Grand Rapids East Report #8



Statement: Paul's Prohibition Not General But Limited To His Understanding


"Nissinen:

Paul’s arguments should not be overgeneralized. Paul argues on the basis of his experience and the Hellenistic Jewish tradition. There is no reason to assume that he would speak of a ‘generic homosexuality’ on a theoretical level beyond his experience and without a cultural context. Paul, like his contemporaries, could not possibly take into consideration homosexual orientation or identity. He only knew people who ‘change the order of their nature.’ Whatever he knew about the slave pederasty and boy-prostitution of the Romans he utilized to confirm his views about the nature of homoerotic relations. … In line with Jewish teaching, Paul labeled homoerotic behavior as a whole as debauchery, lustful deeds, and abnormal transgressions of gender boundaries, that is, ‘unnatural’ acts performed by ‘normal’ people. Already John Chrysostom in his commentary on the Romans remarks that Paul speaks here not of love but lust. …  Paul is likely to have been familiar with some forms of homosexual behavior, although he does not disclose exactly what kind of homoeroticism he has in mind. His mention of women shows that his arguments are not limited to pederasty. His references to ‘homosexuality,’ however, do not come from outside his experience and world. Therefore, his statements cannot be understood as if they deal with ‘homosexuality’ theoretically and generally (1998, 111-113).”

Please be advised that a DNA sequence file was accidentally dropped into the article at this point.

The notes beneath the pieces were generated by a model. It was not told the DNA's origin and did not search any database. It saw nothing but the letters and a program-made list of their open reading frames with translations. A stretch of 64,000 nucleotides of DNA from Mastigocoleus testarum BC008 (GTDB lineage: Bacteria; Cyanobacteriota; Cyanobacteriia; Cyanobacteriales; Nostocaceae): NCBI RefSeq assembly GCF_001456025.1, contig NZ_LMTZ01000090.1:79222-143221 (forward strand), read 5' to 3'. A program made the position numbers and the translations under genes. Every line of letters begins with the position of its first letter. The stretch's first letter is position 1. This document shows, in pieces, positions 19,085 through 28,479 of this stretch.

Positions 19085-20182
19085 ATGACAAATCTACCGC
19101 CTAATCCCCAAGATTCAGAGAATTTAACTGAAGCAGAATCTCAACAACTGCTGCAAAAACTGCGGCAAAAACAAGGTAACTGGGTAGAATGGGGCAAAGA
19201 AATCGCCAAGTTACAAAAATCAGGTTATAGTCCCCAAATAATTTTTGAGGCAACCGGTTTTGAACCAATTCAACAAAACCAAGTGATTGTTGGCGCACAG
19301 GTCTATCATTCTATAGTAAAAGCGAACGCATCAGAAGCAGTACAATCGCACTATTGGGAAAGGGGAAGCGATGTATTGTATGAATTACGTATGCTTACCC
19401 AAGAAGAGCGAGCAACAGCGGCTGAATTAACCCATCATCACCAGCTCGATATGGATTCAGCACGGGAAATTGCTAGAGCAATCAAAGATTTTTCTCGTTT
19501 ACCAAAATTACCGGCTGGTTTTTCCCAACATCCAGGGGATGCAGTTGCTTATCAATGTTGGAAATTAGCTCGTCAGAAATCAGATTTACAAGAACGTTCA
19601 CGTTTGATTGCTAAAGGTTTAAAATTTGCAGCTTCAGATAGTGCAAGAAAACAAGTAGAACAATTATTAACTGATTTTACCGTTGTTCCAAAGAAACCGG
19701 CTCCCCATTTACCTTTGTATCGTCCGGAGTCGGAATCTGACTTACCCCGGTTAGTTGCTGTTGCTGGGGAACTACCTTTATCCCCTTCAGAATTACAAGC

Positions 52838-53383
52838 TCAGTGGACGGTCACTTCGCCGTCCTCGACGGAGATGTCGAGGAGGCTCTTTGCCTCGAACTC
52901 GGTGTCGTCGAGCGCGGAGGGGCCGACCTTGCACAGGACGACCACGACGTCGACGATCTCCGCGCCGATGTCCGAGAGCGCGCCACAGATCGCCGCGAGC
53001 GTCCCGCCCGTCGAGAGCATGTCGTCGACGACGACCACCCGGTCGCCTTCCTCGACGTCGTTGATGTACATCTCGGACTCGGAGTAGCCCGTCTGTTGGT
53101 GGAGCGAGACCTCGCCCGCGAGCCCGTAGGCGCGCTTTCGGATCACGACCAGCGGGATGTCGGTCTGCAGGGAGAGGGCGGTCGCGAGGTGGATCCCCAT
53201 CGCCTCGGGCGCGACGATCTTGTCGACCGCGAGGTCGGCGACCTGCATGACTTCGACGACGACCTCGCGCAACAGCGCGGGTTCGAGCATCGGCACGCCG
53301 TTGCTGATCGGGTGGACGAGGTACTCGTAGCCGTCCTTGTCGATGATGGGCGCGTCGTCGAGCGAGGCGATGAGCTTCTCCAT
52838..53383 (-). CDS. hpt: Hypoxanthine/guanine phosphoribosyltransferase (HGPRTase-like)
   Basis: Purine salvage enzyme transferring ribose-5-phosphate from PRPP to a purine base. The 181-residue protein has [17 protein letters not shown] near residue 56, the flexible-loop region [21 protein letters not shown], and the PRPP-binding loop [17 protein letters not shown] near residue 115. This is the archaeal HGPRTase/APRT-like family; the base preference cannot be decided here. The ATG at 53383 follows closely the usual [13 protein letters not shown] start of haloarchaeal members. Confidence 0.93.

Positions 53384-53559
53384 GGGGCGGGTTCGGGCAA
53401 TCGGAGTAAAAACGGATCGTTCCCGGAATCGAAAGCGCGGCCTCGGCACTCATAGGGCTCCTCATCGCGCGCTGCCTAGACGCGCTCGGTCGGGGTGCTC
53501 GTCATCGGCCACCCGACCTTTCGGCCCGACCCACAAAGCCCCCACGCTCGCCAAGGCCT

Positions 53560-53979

Response

Nissinen states, “Paul argues on the basis of his experience and the Hellenistic Jewish tradition.” Isn’t that saying Paul’s comments in Romans are more human than divine? Doesn’t that assertion deny the inspiration of the Holy Spirit when it comes to the nature of the Bible? Can those of us who hold to the Bible as our sole standard for faith and practice agree with his statement? If it was in fact Paul’s message, and the Holy Spirit’s message, that only violent same-sex acts are to be prohibited, wouldn’t that message have been made clear by the simple inclusion of the word “violent”? The passage does not include any such indication.

Nissinen’s comments in the Statement indicate he believes Romans 1 is limited by the human limitations of Paul’s day. His position does not allow room for an all-knowing God to speak to us in His divinely inspired Word. Rather than accepting this position we need to be focusing on what God’s Word does in fact say. We are going in the wrong direction when we say that God’s Inerrant Word contains errors.
 



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